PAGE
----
April 11, 2014
Historically, one very useful competitive intelligence tool has been asking government units, federal, state and particularly local, for information from their records. This is done thanks to a variety of laws known as open records, freedom of information, etc., which required governments to provide information and documents following a written request. They all operate in the premise that the records of government are to be available to the citizens except for certain, limited exceptions.
In the past, this was particularly useful tool for CI, particularly when dealing with existing or planned manufacturing, production, or distribution facilities. Then came 9/11. Since then, the utility of making these requests has declined rapidly.
The media has been filled with reports over the years about the “transparency” of the US government, a nice way of saying that it is no longer transparent. Requests take longer to be filled, they are less likely to be filled completely, etc. This is not new and is not restricted to this administration, nor to the response to 9/11. At the federal and state and local levels, the previously few and limited exceptions have grown to the point where in some cases, it seems the exceptions are bigger than the mandate.
For example, some open records laws now not only prevent the release of information important to national security, but also protect third party trade secrets. Now that is understandable as the key to trade secrets is a requirement that the claimant of the trade secrets diligently protect them. Now other categories such as personal information as protected. But that exception has been interpreted in some states to include the direct dial phone numbers of employees of businesses, limiting the release of official documents which include such numbers. Some have added an exception barring the release of business confidential information, a particularly vague, and for those of us in CI, a rather troubling exception.
Now, logically, that should mean that the company or institution seeking to limit the release of information filed with the government must make a prior claim that certain specific data, information, floor plans, photographs, or whatever should be protected from disclosure because they fall in the category of [fill in the blank].
However, many jurisdictions have interpreted this to mean they are now to contact filers to ask the filers if they want this material released. You can just imagine the difficulty there.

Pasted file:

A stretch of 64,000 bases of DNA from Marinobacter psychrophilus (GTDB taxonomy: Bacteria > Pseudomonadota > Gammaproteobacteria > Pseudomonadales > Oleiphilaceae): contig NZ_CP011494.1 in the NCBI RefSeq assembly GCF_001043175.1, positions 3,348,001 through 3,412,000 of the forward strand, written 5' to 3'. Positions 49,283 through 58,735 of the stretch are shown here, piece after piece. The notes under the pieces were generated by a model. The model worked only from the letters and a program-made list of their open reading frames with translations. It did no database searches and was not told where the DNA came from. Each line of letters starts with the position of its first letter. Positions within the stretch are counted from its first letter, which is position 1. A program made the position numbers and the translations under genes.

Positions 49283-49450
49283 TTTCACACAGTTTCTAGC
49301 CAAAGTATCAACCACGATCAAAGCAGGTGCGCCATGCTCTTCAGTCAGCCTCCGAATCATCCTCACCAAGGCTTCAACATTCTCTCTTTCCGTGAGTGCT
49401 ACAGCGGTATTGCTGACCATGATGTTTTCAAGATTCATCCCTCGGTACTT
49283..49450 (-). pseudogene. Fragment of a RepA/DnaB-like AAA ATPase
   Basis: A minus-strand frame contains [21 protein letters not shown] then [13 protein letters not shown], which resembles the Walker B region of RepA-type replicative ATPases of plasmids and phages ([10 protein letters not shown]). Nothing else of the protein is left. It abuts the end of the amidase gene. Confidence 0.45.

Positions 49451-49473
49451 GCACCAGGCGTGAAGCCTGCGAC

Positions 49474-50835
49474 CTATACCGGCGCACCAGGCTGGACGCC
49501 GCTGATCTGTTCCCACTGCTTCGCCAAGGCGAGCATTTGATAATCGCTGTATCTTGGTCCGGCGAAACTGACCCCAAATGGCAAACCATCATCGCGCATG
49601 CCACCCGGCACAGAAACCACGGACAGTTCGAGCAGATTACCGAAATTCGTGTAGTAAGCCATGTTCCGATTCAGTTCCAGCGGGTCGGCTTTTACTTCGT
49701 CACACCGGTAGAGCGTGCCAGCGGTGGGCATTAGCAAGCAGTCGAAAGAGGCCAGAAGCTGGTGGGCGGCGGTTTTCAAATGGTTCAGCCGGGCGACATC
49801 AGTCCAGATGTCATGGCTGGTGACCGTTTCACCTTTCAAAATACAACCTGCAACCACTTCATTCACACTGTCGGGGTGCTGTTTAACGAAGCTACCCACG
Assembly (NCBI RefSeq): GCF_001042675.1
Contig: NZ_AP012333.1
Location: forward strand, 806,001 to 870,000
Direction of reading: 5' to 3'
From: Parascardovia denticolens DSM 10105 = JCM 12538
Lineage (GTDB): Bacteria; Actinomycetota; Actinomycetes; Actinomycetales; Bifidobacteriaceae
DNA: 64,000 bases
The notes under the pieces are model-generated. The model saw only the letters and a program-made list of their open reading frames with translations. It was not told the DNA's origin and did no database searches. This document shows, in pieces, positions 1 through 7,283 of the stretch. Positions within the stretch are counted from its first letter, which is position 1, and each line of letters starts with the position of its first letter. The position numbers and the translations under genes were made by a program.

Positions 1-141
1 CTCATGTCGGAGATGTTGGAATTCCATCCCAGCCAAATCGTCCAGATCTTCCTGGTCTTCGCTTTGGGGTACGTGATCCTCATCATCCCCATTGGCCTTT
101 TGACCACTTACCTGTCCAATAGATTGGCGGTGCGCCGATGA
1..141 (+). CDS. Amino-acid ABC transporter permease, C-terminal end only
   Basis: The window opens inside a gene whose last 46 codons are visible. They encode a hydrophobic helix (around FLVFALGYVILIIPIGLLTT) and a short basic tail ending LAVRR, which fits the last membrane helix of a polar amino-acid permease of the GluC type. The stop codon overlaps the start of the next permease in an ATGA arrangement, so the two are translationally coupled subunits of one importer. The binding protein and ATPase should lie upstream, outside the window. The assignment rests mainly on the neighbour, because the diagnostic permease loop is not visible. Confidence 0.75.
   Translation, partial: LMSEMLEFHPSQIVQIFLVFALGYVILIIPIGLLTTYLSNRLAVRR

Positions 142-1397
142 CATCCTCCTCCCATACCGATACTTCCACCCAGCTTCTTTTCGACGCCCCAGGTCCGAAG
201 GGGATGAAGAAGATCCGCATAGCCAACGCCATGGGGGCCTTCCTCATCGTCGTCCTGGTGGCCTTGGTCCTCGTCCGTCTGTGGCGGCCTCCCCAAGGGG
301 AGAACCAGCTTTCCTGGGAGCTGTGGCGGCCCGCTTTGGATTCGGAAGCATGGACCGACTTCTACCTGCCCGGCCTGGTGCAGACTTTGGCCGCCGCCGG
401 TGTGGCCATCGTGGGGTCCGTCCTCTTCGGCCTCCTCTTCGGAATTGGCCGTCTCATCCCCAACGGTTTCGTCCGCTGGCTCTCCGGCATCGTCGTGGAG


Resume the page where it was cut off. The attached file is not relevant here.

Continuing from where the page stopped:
Let me give you one additional twist. Certain kinds of documents, particularly plans associated with construction, renovation, or expansion, are very large. Local governments that deal with these plans require them to be filed. But, frankly, they do not want to store them because they are just too big and bulky. So what they do is return them to the companies that file, leaving the companies, on application obliged to produce them. If a freedom of information request about them is filed, what this actually does is leave in the hands of the company, the filer, the decision whether or not to release them. You can imagine what that decision is.
There are no indications that these laws will be restored by removing or at least limiting these expanding exceptions. In fact, governments have shown little inclination to do so. Look at an analogous area: open meetings laws. Consider articles in your local paper, wherever that is, about the failure of some unit of government that failed to comply with an open meetings requirement, that is, to allow citizens and reporters to attend certain kinds of meetings where decisions are made, which by law must be held open, but which the governmental unit sincerely wishes to keep closed. Haven’t your seen these? Have you seen any evidence of this changing?
What we have in competitive intelligence, and unfortunately elsewhere, is that these “transparency” laws no longer support transparency of government, but rather force our access to the workings of the government “through a glass, darkly”.